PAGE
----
I have read many articles by eminent Linux users who laugh off, when they are asked "is a command line knowledge necessary"?. They go on to say that Linux Distros have evolved so much that the GUI is sufficient! I use my Win.desktop for 1)checking the news, 2)checking my e-mail, 3)writing a blog, 4)Listening to music, and 5)since i am a consultant physician, with specialization in diabetology,keeping up with the trends by visiting a few professional websites! So, my needs are few!Which Distribution would you suggest to a completely Linux-ignorant person,and that's me!
I would like to know how I can change my default desktop environement. I don't use gdm at all, I don't want to. I prefer startx (I boot into terminal mode). Also, I would like a global setting. not ~/.xinitrc
For example in fedora the default desktop is setup in this file: /etc/sysconfig/desktop. So I can change the default desktop for all users just by modifying this file. How can this be done in ubuntu?
i got my fedora 12 cd today. only thing is, i got the KDE version instead of the gnome version, which i want for software compatibility reasons. if i install the KDE version, how do i go about uninstalling the KDE and switching over to gnome
I am new to Linux and I just installed Debian Jessie about a week ago. I have been tweaking it and learning the command line and all that, but I also have been reading and studying about different aspects of Debian that I was unaware of before I installed it. Because of my reading, I think that I would like to change my desktop environment. When I installed Debian, I consciously chose the Cinnamon desktop because I felt that the simplicity would suit my needs, but I have recently read about KDE and I think that it has some features that I would be interested in. Is it possible to change my desktop environment now, even though I have already installed Debian? If so, how difficult is it?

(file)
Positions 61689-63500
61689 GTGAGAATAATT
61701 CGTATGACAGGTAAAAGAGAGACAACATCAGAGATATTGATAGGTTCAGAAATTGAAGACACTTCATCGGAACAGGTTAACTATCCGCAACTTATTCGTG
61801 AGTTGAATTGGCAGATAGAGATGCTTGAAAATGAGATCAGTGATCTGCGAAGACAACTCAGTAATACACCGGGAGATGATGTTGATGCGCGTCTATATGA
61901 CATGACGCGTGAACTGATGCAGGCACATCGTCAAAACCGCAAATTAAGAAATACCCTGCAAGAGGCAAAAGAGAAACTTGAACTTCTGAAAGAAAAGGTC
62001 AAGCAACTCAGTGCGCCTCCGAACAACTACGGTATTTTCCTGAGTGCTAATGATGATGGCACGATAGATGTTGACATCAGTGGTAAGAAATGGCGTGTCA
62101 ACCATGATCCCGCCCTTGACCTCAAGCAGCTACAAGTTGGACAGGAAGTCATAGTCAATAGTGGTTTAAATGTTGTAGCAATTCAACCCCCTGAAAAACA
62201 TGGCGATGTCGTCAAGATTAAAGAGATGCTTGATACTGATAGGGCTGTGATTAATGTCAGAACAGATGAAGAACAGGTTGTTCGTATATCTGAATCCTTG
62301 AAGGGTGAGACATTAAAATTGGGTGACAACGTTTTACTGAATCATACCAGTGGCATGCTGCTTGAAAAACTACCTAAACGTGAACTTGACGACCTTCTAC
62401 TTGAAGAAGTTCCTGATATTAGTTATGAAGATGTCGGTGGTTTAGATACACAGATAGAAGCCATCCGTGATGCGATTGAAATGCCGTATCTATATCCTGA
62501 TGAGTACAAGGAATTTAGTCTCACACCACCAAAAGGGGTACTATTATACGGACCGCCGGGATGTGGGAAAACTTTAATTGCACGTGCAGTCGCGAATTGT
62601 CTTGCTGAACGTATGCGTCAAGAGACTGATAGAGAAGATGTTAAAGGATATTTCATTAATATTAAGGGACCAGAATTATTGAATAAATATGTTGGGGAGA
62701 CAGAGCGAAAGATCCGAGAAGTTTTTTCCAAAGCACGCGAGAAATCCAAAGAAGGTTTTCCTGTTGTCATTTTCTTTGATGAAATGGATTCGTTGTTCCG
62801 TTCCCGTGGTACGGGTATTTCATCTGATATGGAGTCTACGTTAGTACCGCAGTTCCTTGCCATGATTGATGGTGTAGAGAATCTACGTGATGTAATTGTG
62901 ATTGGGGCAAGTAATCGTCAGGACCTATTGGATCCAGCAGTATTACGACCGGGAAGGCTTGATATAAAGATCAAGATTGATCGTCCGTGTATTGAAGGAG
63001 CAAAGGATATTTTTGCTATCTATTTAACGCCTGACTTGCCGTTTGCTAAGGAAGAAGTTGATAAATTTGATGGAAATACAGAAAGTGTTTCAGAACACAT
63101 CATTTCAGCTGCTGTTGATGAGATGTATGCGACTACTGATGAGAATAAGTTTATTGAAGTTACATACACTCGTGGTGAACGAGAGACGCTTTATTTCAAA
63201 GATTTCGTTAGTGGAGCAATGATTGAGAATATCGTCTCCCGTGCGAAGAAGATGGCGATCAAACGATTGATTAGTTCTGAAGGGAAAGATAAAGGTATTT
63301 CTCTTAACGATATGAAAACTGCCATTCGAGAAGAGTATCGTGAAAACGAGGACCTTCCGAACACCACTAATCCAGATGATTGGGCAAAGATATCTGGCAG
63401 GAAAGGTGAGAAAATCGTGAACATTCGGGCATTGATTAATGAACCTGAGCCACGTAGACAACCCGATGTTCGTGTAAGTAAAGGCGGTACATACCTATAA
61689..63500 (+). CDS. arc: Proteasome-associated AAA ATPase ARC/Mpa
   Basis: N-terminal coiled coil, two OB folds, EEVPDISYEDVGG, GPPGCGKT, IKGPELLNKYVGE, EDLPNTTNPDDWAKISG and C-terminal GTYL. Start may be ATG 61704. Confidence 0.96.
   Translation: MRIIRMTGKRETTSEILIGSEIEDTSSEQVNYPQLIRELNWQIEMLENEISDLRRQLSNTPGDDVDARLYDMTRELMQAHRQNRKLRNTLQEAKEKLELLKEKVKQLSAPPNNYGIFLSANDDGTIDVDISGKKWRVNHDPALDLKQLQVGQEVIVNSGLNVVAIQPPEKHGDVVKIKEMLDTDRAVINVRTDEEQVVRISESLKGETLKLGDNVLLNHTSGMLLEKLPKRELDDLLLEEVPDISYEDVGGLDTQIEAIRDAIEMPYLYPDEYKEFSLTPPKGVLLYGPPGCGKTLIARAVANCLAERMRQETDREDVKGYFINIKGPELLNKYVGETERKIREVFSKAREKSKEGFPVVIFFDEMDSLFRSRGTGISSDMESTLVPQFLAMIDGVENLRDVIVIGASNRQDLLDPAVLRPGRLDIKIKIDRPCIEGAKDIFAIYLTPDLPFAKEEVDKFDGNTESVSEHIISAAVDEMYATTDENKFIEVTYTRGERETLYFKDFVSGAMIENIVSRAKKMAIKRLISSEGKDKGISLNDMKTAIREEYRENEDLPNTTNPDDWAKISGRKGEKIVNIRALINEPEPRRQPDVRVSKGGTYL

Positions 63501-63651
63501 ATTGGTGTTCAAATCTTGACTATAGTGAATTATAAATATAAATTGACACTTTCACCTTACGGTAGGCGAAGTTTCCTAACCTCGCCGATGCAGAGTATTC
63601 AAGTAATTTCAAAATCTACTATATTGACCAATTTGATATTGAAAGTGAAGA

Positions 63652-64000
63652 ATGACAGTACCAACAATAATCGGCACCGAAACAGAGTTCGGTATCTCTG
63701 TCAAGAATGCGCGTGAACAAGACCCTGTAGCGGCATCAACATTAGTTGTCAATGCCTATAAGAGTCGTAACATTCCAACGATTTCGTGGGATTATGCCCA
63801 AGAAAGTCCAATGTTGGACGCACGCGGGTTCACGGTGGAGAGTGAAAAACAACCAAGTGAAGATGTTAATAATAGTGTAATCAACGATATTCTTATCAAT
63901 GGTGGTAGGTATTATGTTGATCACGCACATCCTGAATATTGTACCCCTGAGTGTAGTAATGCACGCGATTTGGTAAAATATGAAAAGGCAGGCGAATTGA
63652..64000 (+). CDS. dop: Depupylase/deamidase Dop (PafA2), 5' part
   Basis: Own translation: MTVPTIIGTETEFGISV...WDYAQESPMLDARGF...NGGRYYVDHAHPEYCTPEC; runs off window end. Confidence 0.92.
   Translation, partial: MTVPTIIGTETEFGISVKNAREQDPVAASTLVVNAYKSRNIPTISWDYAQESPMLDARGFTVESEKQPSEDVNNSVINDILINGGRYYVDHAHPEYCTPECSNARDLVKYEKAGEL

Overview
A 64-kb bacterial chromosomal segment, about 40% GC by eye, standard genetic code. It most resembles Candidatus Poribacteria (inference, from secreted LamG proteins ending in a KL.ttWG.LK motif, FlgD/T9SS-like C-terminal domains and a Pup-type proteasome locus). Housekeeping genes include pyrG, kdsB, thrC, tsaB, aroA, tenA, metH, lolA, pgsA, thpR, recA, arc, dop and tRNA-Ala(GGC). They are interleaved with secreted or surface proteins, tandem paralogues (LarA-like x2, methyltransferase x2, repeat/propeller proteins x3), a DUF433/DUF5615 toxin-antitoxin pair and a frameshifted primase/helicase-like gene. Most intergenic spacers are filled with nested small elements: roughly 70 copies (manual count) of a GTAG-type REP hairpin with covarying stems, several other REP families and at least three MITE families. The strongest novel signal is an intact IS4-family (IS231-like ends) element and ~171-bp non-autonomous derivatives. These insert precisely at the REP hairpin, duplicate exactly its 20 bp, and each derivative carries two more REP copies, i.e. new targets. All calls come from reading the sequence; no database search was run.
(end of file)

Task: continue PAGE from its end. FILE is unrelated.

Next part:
On a very closely related question, I do have an extra 60 GB partition just sitting there with nothing on it. As an alternative to the above scenario of changing desktop environments before I know exactly which one I will like better, I can make another installation of Debian on my free partition and run both Cinnamon and KDE side-by-side for a little while until I learn which one suits my needs the best.
I understand the basics, where certain files are located, how to change basic things, and very basic stuff with the command line (I use it to organize my files mainly). If at all possible could you supply me with a guide - be a website or a book to:
1) Just the general layout of the system (whats in the depth of the /etc folder and what naught)
2) How to more efficiently use the command line. As in where I am not giving in and using the GUI all the time.